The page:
In 1995 Hideaki Anno and Studio Gainax aired their Sci-Fi TV series Neon Genesis Evangelion (Shin Seiki Evangerion, in short NGE or EVA).It received huge recognition on an international scale which probably surprised noone more than director Hideaki Anno himself: „It is strange that Evangelion has turned out such a big succes – all its characters are so morbid!“, he said when interviewed by Amos Wong, for Aerial Magazine in their January 1997 issue.
The story of Shinji Ikari, Rei Ayanami, and Asuka Langley Soryu triggered a number of films, mangas, and video games and a large lineup of merchandise. Next to Akira and Ghost in the Shell, Evangelion advanced to one of the major anime productions of the decade, although in a few countries like Germany it has only been noticed as a classic by a small fan base.
Studio Gainax went through a tough crisis right before the series startet production in 1995. Sponsors withdrew from projects which went shipwreck, so the studio was tight for money and quite a few members of the staff left. It has frequently been heard that Hideaki Anno himself suffered from depression before starting his work on Neon Genesis.
All these influences are quite palpable in the original series. You can feel them in the particular style, that resulted from its creator's mental condition as well as the financial mess the studio was in.Money was tight, and so Neon Genesis Evangelion couldn't really make use of the technical scope of the time, like Akira or Ghost in the Shell did. In Neon Genesis Evangelion, movement is an illusion basically created through camera movement and angle, rhythm and montage techniques consisting of static images and collages. Still the dialogue has the power to carry the story and develop its characters throughout. It produced a complex, multilayered tale with numerous aspects relating to psychology, philosophy and the great world religions. Self-doubt, psychotic nuances and a dark setting created an exceptional atmosphere no doubt progressive in an anime of the 1990s. It is quite obvious that the studio ran out of money towards the end of the series but it still leaves a permanent impression which, even today, is hard to get rid of.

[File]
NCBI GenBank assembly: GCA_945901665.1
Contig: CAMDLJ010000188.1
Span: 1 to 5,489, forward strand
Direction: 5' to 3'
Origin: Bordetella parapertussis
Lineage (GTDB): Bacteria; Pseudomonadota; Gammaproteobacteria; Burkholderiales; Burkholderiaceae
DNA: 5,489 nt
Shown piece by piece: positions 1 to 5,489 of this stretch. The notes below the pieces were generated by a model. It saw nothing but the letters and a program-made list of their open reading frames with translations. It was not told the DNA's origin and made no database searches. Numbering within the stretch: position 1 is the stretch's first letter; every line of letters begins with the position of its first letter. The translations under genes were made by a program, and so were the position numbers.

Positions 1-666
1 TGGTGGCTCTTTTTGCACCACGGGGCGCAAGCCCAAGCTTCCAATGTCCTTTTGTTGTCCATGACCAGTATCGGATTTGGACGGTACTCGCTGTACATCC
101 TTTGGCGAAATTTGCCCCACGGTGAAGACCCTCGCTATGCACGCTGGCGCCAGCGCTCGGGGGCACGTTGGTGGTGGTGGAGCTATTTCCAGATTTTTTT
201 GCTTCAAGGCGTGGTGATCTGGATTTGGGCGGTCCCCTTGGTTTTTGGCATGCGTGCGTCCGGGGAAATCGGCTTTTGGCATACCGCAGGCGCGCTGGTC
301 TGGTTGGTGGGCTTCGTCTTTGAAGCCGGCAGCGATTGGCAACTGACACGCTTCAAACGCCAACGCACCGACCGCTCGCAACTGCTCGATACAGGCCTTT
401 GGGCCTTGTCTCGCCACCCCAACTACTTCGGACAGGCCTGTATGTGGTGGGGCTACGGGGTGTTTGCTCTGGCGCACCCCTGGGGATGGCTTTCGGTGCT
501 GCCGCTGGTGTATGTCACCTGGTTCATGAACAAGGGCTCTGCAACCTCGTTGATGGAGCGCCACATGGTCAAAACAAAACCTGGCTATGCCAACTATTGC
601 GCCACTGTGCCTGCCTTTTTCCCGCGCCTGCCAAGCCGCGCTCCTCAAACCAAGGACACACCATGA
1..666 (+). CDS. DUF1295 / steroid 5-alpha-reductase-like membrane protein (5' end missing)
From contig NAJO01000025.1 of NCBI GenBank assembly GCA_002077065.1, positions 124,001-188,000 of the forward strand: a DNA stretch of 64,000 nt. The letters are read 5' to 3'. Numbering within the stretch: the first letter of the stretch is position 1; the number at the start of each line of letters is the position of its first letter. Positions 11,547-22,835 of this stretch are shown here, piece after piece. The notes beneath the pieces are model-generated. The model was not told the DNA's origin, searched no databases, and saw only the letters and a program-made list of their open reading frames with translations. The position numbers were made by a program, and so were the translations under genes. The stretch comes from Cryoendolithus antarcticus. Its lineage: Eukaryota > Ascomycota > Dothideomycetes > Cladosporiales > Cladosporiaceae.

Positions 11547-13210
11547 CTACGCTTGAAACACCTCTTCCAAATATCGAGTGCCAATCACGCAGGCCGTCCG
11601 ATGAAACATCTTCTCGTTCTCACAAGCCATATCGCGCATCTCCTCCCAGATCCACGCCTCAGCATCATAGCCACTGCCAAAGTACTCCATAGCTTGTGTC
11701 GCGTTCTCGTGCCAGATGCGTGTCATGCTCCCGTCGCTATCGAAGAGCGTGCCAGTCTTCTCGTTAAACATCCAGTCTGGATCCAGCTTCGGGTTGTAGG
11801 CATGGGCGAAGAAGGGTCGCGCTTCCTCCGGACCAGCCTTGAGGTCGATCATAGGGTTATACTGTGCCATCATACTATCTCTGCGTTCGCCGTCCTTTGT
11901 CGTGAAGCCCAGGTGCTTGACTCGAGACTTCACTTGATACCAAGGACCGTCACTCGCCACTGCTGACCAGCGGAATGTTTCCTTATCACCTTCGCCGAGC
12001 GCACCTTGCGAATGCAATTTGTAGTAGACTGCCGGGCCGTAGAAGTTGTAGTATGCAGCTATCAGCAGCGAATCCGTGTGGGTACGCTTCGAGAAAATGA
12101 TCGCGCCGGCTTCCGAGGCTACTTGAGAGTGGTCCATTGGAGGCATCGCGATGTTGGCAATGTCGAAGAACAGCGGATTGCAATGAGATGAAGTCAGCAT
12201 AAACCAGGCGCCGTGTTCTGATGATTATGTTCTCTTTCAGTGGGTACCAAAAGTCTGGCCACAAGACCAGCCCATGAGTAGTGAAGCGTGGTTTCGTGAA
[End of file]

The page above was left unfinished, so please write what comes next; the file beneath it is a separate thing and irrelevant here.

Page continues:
Unfortunately, its remake Rebuild of Evangelion, completely lacks this kind of intensity – though also produced by Hideaki Anno. Animation-wise it pulls out all the stops – and yet it can't compete with the original's morbid undercurrent, based on subliminal fears and obvious self-doubt.
„‚Evangelion is my life, and I have put all I know into this creation. It represents my whole life. My life in itself“ Hideaki Anno said in 1996 to a reporter of Newtype Magazine (11/96). And this is probably what makes all the diference.Remakes often have a hard time competing with the original and there's always a reason for that. In our modern world technical aspects rule over emotions. Quality all too often is measured by the maximum use of the most modern or elaborate technology. The fact that an oeuvre's overall impression consists of a number of other factors – mostly of a personal nature – is all too easily put aside. Still it is these aspects in their entity that create an impression and trigger a work's success in the end.
In his remake Rebuild of Evangelion Hideaki Anno wanted to reinterpret and modernise his work of art – obviously mostly through the use of all the modern CGI there is. Of course this seems only fair – hadn't he overlooked one essential fact: When Hideaki Anno created his technically flawed version of the 90s he had set the benchmark rather high himself. It is a mark, hard to top.
The new series first film, Evangelion:1.0 – You are (not) alone (Evangelion Shin Gekijoban: Jo) aired September 2007 in Japanese cinemas. Evangelion:2.0 – You can (not) advance (Evangelion Shin Gekijoban: Ha) followed up in June 2009. Part 3, Evangelion:3.0 – You can (not) redo (Evangelion Shin Gekijoban: Q Quickening) is already out in Japan since November 2012 and will be released in Germany around the end of 2013 in DVD and BlueRay (Universum Anime). Until then various festival screenings offer insight. The one, we attended created rather reluctant response. The whole thing came across „a little long-winded“ – "not quite the best thing ever put on screen" seemed to be the general attitude, and it's hard not to agree.